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When my eldest child was born seven years ago I gave up teaching yoga. I had been teaching for several years, and I was a moderately popular teacher here in Denver.

I also had a growing issue with anxiety that I refused to acknowledge even to myself, although its presence was beginning to inhibit me in ways both obvious and subtle: I knew many interesting people, yet I went out less and less; the more students I had in classes, the louder the voice inside me became, chanting out internal lectures about my ignorance and inherent worthlessness.
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As a perfectionist studying an art many many thousands of years old, I thought such self-criticism appropriate: how can one not be humble, I thought, when approaching texts like the Upanishads and attempting to pronounce the Yoga Sutras of Patanjali in correct Sanskrit? And how can I be a truly fine teacher if I haven’t mastered, with of course perfect grace and strength, at least two of the Advanced Series of Ashtanga Yoga?

Such was the chatter of my mind. No wonder, then, I stopped teaching after having my son. And his birth was the perfect excuse: I was just taking care of my family, after all.

I continued to practice through the pregnancies and young years of my next two children. I even continued a much modified, anguished practice through the nervous breakdown I had with my most recent pregnancy. And now I truly am humbled: I have seen the Hell my mind can create, and the difficulty of climbing toward not just The Light, but any pale glimmer, and for now, in my state of relative stability and hard-gained joy, I am newly filled with love and gratitude for any wisdom at all that befalls me from the gifts of yoga.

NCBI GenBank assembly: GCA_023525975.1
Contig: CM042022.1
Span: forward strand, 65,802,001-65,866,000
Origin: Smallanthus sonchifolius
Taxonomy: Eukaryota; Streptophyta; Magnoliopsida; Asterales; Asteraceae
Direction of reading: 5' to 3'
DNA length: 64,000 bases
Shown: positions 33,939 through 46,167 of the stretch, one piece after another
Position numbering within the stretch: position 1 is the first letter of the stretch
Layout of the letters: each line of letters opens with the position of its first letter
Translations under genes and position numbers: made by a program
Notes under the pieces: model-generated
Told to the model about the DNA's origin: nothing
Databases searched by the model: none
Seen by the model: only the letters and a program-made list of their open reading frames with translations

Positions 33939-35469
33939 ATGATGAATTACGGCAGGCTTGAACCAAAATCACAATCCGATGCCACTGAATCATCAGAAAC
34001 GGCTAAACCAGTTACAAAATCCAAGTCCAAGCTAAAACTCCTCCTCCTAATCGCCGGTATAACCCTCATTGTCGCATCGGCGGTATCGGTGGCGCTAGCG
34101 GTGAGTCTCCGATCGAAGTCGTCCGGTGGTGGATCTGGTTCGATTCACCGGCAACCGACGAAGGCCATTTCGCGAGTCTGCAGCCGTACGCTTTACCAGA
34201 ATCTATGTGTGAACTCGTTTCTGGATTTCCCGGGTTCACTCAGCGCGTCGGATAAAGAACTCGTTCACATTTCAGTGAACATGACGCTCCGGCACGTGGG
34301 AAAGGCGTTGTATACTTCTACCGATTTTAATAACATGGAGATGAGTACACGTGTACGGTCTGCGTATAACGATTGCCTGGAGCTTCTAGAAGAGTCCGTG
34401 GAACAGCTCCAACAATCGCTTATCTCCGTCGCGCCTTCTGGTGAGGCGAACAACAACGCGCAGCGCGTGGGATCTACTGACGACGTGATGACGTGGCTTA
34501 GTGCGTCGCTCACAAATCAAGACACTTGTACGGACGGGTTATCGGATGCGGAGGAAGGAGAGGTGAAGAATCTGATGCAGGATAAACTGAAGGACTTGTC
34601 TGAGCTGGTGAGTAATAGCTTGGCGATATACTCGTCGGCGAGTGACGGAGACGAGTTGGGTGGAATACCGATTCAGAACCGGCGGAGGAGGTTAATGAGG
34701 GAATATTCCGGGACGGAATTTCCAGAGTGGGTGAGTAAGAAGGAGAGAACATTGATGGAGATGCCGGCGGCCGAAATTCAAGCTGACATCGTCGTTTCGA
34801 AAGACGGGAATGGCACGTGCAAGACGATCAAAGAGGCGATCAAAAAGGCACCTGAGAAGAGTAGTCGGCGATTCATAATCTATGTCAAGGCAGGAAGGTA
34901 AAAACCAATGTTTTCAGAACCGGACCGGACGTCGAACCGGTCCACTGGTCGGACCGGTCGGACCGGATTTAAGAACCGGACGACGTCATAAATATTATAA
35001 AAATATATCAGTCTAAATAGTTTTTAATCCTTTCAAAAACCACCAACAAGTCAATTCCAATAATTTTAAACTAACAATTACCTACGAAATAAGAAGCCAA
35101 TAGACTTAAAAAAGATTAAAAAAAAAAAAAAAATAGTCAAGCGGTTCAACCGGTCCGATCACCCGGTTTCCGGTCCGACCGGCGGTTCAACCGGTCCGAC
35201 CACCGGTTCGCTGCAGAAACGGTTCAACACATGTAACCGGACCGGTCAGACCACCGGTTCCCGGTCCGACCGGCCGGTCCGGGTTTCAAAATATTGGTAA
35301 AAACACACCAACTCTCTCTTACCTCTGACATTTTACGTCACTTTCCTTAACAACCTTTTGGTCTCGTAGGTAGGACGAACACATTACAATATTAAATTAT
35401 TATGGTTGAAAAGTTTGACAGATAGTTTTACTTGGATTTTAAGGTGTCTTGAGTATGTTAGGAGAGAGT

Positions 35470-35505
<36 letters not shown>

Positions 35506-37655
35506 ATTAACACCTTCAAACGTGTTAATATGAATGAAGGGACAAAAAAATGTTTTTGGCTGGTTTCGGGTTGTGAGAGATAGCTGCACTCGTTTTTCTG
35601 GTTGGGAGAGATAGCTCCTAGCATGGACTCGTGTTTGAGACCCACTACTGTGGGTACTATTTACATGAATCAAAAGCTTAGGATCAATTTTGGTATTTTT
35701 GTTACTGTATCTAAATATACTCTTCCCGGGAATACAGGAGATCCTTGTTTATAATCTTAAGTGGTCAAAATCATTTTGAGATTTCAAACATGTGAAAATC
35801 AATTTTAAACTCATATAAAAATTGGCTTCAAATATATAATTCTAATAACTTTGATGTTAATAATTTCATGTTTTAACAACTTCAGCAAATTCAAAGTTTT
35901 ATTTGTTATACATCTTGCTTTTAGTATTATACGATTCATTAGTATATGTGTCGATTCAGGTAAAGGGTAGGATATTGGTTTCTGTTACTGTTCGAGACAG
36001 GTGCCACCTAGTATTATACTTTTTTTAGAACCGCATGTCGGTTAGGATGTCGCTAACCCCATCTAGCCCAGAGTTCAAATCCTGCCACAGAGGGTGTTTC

For a long time I believed I was done teaching yoga; perhaps it had just been a “stage” along my path in practice. And now, I told myself, I could focus on becoming truly internal, and not worry about schedules, and communication – or, really, other people and their judgments.

Yet the more I practice, and the old dedication and vigor return to me – a gift in and of itself, as I never thought they would – I find myself yearning and dreaming to teach. There are some people for whom dedication seems inextricably tied to the sharing of it; I am one of these. This is odd, given my introversion and neurotically self-critical mind. But the more I grapple with and come to peace with my inner, self-annihilating ferocity, not only will I be a more open, fluid person, but the better teacher I’ll become. Because we all share these struggles, in one manner or another, and facing them, owning them, and refusing the shame they invite is the only way to truly “practice” anything well, much less the art of yoga, which is really the art of slowly peeling back the illusions that beset the mind.

If practice is a blossom, which it most certainly is in so many ways, then it is one to be held close, appreciated, adored, worshiped even, and then let go, thrown into the river of universal experience. Maybe that is what teaching is: the taking in, the letting go, like breathing, but breathing together, as one whole community of suffering, loving, joyful, ever changing beings.